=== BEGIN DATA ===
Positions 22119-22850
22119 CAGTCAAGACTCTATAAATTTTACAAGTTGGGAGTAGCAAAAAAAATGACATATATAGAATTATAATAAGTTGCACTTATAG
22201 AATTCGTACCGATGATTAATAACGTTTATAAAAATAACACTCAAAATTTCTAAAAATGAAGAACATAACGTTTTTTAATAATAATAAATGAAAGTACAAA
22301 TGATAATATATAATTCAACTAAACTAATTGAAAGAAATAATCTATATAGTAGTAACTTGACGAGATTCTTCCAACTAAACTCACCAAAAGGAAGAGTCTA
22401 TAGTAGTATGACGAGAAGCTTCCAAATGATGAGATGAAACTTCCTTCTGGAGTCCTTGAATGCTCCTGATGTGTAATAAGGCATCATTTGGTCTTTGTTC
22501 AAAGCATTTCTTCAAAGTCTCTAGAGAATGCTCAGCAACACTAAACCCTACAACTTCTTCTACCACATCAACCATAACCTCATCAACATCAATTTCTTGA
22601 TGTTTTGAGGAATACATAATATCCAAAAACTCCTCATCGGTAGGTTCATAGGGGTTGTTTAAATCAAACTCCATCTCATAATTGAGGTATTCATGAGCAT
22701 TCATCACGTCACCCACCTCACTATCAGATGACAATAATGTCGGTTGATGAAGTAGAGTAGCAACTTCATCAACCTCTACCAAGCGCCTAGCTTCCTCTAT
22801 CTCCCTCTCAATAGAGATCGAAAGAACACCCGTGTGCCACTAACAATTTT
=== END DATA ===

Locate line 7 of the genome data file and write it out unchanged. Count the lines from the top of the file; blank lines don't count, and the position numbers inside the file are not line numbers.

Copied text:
22601 TGTTTTGAGGAATACATAATATCCAAAAACTCCTCATCGGTAGGTTCATAGGGGTTGTTTAAATCAAACTCCATCTCATAATTGAGGTATTCATGAGCAT